Miss Peregrine’s Home for Peculiar Children

Miss Peregrine’s Home for Peculiar Children - Ransom RiggsBook publicists and lazy reviewers often try to get away with describing a book as “like x but…”. I try not to do that, but sometimes that sort of thing can make an interesting starting point for a review. So I’ll kick off here by saying that Miss Peregrine’s Home for Peculiar Children, by Ransom Riggs, is a bit like the X-Men would be if they were written by Tim Powers.

What do I mean by that? Well Miss Peregrine runs a home for some very peculiar children. All of them have super powers of some sort. There’s the girl who can make fire with her hands, the boy whose body is full of bees, the girl who can levitate (shown on the cover), the boy who can animate dolls. These kids, however, are not superheroes, and indeed they are a bit younger than we normally see the X-Men. Miss Peregrine’s is a school for children, not a college for teens. No one fights crime, but they do fight Nazis, and evil mutants, when they have to.

I’ll leave the Nazis mainly for you to discover yourselves, because the book doesn’t start in WWII. It starts in present day Florida where our hero, Jacob, is trying to get fired from an awful job stacking shelves in a branch of the chain of drug stores owned by his uncles. Naturally the store manager is afraid to do anything, no matter how badly he behaves, but the one relief he has is a family duty to look after his aged Polish grandfather whenever he is called to do so. The phone rings.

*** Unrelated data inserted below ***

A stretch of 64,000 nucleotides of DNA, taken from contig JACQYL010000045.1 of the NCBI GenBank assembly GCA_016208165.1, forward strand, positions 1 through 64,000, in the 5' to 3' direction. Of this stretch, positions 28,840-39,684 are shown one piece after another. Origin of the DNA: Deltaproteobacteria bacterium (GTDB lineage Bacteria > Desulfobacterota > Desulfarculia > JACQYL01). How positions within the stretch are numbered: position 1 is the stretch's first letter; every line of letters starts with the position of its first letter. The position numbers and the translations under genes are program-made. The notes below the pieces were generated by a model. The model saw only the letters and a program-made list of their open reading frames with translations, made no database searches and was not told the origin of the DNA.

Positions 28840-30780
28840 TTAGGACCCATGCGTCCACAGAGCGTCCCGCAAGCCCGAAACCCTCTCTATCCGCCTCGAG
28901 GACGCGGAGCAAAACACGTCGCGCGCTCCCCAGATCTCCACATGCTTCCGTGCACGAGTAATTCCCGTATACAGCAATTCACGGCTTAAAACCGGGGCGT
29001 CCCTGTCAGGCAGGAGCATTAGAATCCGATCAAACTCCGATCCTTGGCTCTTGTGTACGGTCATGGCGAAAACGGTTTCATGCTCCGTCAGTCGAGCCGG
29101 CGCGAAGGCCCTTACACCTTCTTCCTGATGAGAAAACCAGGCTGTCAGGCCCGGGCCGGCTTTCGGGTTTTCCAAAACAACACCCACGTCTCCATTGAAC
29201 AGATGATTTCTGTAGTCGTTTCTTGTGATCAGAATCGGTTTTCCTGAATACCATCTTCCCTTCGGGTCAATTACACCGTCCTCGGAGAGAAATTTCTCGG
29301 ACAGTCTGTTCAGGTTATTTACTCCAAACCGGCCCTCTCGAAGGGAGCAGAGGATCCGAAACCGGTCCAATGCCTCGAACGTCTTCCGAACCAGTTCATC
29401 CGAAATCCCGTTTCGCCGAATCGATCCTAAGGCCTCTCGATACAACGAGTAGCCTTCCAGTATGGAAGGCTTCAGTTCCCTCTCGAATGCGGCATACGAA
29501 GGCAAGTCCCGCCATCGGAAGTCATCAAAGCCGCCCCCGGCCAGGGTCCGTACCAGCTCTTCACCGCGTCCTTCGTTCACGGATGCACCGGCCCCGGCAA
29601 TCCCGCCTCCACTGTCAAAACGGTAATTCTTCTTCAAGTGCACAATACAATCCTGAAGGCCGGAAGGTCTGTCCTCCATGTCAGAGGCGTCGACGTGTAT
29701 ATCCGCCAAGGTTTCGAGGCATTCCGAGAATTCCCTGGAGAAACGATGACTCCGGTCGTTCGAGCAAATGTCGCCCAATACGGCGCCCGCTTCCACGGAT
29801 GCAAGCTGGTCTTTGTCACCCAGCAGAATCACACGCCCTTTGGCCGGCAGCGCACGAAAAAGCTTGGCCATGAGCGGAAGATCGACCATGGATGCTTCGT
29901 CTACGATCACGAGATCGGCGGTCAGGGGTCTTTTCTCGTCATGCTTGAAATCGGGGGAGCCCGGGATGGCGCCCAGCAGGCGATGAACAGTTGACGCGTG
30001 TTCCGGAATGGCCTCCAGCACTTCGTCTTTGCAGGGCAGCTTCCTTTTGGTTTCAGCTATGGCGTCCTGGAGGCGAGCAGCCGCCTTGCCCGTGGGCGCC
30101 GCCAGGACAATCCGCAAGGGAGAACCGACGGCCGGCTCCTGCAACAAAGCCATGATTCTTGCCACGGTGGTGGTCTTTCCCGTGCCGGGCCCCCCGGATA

Grandpa is a bit crazy. That’s kind of understandable. His family shipped him out of Poland alone just in time to avoid the round-up of Jews. He spent some time in an orphanage in Wales, and signed up to fight Hitler as soon as he could. He has a large collection of guns, just in case the monsters come looking for him. Jacob’s father has locked the guns in a cupboard and hidden the key, in case Grandpa does himself a mischief. But this is something like a Tim Powers novel, so we know that the monsters are real, and they are actual monsters. Without his guns, Grandpa has nothing with which to protect himself.